There are no credit checks with Afterpay. Applicants are automatically approved as long as they’re 18 and have a working credit or debit card. Source:

Targeted at young people

Joanne’s experience is not an exception. Over the last 12 months, we’ve noticed an increasing number of people coming to MyBudget for help with out of control Afterpay accounts. We observed one person who had more than 71 Afterpay purchases in 12 months.

Because Afterpay doesn’t calculate interest charges on purchases, they skirt the rules that stop lenders from providing credit where it would be unsuitable. For that reason, we’ve seen a growing problem where people already debt stressed are opening Afterpay accounts. 

In our experience, people with multiple active Afterpay transactions are more likely to have a history of using other buy now, pay later services or payday loans or be in a debt agreement which limits their access to other forms of credit.

A recent Australian Securities and Investment Commission (ASIC) report found one-in-six buy now, pay later customers are in financial trouble and more than half were aged between 18 and 32. 

Afterpay claims that 27% of Millennials (born between 1980 and 2000) in Australia have used their service. Not surprisingly, the instant approval policy skews Afterpay towards a younger demographic that is tech-savvy and credit wary and whose financial experience is still developing.

In this report, Afterpay claims that customers who started using the service three years ago are now using Afterpay more than 20 times a year.

Breaking the buy now, pay later addiction

Our personal budgeting specialist designed a budget for Joanne that factored in all of her expenses over the next 12 months. We weren’t able to help Joanne avoid every Afterpay late fee, but we were able to create a plan that got her back on her feet. 

When Joanne decided to join MyBudget, we were able to speak with Afterpay on her behalf and arranged for her Afterpay bills to be consolidated into a single balance that saved on late fees.

By sticking to her budget, Joanne knew that she would always have money for rent and living expenses, while her debts were gradually paid down. With a budget to follow and MyBudget’s money coaches helping her, Joanne was also better positioned to break her buy now, pay later addiction.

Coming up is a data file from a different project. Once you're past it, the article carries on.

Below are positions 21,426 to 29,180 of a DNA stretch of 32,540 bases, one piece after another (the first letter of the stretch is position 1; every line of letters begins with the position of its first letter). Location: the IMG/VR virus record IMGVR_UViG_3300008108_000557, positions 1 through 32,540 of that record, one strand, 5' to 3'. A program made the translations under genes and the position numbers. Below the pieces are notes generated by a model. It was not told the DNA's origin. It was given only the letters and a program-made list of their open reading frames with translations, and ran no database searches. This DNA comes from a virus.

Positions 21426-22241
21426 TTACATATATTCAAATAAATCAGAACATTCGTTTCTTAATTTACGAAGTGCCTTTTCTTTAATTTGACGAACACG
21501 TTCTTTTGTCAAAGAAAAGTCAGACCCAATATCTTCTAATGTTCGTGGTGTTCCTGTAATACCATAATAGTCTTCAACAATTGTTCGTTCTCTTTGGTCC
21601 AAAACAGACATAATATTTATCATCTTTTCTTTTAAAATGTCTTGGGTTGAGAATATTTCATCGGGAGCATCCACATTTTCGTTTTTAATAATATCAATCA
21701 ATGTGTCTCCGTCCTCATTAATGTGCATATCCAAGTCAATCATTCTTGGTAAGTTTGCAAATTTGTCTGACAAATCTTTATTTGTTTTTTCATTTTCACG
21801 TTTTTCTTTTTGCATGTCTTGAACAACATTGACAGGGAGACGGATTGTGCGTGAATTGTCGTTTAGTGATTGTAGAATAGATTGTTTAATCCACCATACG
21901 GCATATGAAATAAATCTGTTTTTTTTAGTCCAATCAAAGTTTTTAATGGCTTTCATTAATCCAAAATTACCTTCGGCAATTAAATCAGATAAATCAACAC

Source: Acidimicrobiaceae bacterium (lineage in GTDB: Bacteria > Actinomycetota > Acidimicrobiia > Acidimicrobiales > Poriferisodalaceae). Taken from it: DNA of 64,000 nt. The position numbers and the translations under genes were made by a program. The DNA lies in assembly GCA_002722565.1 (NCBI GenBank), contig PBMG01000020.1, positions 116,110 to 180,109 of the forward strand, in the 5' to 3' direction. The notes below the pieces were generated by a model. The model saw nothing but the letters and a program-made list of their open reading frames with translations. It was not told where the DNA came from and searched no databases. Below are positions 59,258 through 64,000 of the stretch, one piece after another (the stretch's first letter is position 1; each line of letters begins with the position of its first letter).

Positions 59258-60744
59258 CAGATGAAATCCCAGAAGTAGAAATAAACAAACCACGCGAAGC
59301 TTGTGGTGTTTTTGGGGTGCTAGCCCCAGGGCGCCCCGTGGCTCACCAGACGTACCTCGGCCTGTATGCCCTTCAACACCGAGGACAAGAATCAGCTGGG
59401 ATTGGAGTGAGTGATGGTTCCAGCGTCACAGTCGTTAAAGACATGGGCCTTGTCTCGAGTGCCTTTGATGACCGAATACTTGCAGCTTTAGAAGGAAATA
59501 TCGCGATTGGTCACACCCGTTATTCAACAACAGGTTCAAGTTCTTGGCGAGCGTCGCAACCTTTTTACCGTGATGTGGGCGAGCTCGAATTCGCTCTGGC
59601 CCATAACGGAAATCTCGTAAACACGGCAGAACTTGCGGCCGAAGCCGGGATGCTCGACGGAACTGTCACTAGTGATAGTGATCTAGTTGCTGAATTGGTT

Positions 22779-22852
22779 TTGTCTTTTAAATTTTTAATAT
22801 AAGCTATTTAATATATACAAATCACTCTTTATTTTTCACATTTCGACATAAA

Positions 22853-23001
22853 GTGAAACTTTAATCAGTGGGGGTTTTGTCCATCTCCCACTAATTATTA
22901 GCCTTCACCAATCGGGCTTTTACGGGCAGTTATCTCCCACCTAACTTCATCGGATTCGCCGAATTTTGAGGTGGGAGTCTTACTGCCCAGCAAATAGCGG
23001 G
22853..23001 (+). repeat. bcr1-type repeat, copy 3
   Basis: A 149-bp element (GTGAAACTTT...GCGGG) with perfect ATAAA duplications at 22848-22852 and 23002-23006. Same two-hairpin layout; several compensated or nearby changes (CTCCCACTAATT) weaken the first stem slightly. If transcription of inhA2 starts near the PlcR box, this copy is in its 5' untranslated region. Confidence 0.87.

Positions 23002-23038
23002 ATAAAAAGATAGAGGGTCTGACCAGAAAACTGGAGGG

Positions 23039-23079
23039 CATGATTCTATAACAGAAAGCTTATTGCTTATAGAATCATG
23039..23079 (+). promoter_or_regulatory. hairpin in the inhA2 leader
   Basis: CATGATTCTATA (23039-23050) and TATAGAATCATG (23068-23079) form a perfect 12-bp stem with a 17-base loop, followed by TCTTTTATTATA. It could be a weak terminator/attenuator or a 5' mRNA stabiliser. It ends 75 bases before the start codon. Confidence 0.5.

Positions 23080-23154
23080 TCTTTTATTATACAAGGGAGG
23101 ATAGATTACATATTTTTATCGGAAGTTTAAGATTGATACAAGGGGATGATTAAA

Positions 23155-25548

Tips for using Afterpay

ASIC is currently reviewing buy now, pay later services which could result in stronger terms and conditions. In the meantime, keep in mind that:

  • Afterpay is not bound by laws that require them to assess your creditworthiness—neither are you protected by credit regulations as a consumer.
  • Afterpay can increase your account balance without your permission—don’t get carried away with spending more than you can afford.
  • Avoid linking Afterpay to a credit card unless you’re confident of paying off your credit card in full every month—in which case you probably don’t need Afterpay.
  • Make sure you have enough money in your account to pay your Afterpay instalments on time—set an alarm in your phone to remind you when they’re due.
  • Close your Afterpay accounts before applying for a mortgage or personal loan—lenders can be wary of buy now, pay later services and why you need them.
  • If you’re struggling to pay off multiple Afterpays, call Afterpay to ask about consolidating your debts into a single sum to reduce your late fees.
  • Better than relying on buy now, pay later schemes, create a workable budget that frees you from debt and makes sure that shopping doesn’t eat into your long-term goals.

Book a free budget consultation like Joanne. Our personal budgeting specialists work with you to create  a free customised budget that’s yours to keep. Call 1300 300 922 or enquire online.

Read more about budgeting, discover how MyBudget works, sign up for money tips via the MyBudget Blog or follow MyBudget on Facebook.